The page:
Back from the brink just about sums up everything about yesterday both from a market perspective and from a Budget one.

It looks like the markets are in the mood to give the Chancellor the benefit of the doubt although it is a mystery as to why. Once again he has dodged all the difficult choices and indeed has (almost) promised small pay rises for the ‘key’ sectors of ‘New Labours’ flagship public sector project. Small comfort for the private sector which has, so far, had to bear the whole brunt of the recession both in job losses, pay freezes, cuts and short time working. The Public sector seems to exert some kind of mystic hold over socialist thinking in that a job working for the government is somehow of more worth than one merely grubbing around in the darkness outside.

The markets all had a series of looks at support levels throughout the session yesterday before deciding that the current trading ranges were ok after all. We spent much of last week looking at the top of the range and this week seems to be turn of the bottom. This follows the series of market activity in place for the last month or so.

Dealers will be watching the supports in the FTSE at around 5165/80 for any breach and (while the supports did all hold yesterday) it must be mentioned that from a technical point of view there is quite a bit riding on the markets staying above 5165. Volume, price and trend support is all critical at this level and a breach may well see a quick bail-out from some of the shorter term buyers.

The Dow and S&P are still within striking distance of 10400 and 1100 which is where we seemed to have been oscillating around for some time now. But punters (having been keen to pick up long bets on weakness in the past) now seem to be slightly more wary. The economic numbers coming out of the US would indicate that the economy over there is on the mend (and indeed the UK is desperate for this to become a reality) but it must be pointed out that we have built quite a bit into the market on this expectation and if the US starts to tighten, not on the cards just yet but certainly a possibility, then the attraction of equities might well start to wane.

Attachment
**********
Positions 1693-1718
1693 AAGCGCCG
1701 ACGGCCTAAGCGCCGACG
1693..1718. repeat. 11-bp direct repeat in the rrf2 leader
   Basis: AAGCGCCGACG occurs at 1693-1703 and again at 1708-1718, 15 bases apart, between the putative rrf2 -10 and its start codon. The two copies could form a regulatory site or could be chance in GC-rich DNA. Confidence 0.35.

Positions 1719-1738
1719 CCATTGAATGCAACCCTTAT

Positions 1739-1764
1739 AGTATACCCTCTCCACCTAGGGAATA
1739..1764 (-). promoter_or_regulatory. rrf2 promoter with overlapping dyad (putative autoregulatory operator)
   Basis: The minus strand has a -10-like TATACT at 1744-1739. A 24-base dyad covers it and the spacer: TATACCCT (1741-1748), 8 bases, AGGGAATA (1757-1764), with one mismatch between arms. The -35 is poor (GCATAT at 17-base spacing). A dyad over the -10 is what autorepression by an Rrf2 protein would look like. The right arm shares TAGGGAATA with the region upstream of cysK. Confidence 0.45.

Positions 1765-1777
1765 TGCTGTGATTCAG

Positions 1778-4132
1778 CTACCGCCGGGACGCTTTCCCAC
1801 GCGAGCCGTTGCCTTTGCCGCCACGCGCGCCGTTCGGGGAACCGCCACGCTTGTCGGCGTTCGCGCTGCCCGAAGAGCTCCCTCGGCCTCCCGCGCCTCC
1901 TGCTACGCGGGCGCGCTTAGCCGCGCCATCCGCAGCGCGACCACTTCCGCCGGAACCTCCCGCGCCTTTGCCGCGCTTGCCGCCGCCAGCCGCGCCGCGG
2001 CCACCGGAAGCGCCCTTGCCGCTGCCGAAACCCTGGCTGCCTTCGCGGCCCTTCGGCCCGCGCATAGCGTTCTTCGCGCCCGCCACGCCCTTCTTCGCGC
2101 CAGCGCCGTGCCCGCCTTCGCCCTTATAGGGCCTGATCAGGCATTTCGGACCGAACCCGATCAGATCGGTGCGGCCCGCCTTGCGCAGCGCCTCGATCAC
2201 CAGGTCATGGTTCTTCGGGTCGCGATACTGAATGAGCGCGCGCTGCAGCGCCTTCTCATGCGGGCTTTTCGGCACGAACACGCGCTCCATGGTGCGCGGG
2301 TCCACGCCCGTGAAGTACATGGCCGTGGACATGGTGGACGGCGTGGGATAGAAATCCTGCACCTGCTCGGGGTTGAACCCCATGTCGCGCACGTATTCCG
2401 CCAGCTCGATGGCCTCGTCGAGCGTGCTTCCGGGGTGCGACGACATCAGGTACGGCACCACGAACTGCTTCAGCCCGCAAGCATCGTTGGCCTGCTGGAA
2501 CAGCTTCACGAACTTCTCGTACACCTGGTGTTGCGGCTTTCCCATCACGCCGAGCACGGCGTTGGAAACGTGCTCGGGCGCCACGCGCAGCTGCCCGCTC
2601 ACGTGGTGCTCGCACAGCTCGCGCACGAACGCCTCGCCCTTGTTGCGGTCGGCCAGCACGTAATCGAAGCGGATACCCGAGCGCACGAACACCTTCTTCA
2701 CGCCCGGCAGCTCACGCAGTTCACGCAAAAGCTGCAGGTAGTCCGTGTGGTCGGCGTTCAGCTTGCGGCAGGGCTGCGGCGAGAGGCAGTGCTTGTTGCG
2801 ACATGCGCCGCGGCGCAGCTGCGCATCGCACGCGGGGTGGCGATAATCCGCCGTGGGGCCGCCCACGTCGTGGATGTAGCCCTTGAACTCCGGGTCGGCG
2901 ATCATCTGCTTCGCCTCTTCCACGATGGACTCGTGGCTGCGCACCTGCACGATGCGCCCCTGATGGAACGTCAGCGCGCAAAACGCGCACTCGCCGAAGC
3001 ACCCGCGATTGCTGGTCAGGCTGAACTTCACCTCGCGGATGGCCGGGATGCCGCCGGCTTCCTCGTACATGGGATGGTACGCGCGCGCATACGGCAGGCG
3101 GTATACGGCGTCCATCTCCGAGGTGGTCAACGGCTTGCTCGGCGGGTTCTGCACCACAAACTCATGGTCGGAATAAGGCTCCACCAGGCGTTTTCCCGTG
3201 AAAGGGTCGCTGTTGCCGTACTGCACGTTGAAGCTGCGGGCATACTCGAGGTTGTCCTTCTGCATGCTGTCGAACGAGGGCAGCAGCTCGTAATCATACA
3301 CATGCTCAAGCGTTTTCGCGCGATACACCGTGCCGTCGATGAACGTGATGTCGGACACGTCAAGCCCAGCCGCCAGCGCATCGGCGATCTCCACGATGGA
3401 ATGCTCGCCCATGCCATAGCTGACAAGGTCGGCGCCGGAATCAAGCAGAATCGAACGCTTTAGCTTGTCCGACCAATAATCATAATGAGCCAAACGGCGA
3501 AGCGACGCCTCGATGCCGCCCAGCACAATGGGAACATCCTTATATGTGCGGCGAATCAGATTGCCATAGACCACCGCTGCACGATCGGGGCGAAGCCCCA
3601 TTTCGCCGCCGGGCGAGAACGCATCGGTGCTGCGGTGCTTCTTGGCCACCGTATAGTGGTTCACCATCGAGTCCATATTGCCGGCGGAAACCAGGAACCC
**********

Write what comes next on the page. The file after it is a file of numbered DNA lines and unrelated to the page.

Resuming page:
On the currency front the Euro held at the 1.4680 support level (mentioned ad nauseam) yet again yesterday although the bounces do seem to be getting weaker and weaker. Not just from here but from previous supports as well. For very long term traders it has to be admitted that any sale of Euro above 1.40 is probably going to eventually pay dividends. Many of the attractions for the Euro have nothing whatsoever to do with the performance of the Euro Bloc economies and these attractions will, naturally, wax and wane of the long term. At the moment the currency is in the ascendancy but these things turn.

As mentioned support is at 1.4680 resistance is at 1.4760/80 and then 1.4800.

Gold rather pleased me yesterday in managing to rally to exactly our resistance level at 1145-1150 before slumping back down again. The Yellow metal is displaying some unnerving weakness at the moment, making heavy weather of any rallies whilst shifting into reverse with alarming rapidity. Of course the bull momentum is still the overall motor to the market but we are just starting to hear a few misfires. Support is at 1120/25 which the market might find it difficult to break this morning but if this goes then we might well have a quick look at 1100 (just to see how strong the support is). As everyone knows there are some truly monumental longs in ‘hedge fund land’ out there and if these start to get twitchy things could get a tad messy.

Oil tried for some support yesterday but ended the day well down even flirting with 70 bucks at one point. We have bounced from here up to $71 but it has to be admitted that the black stuff remains weak. The ‘Old’ June to October range of 65 to 75 dollars now seems likely to become the ‘New’ range for the end of the year as well.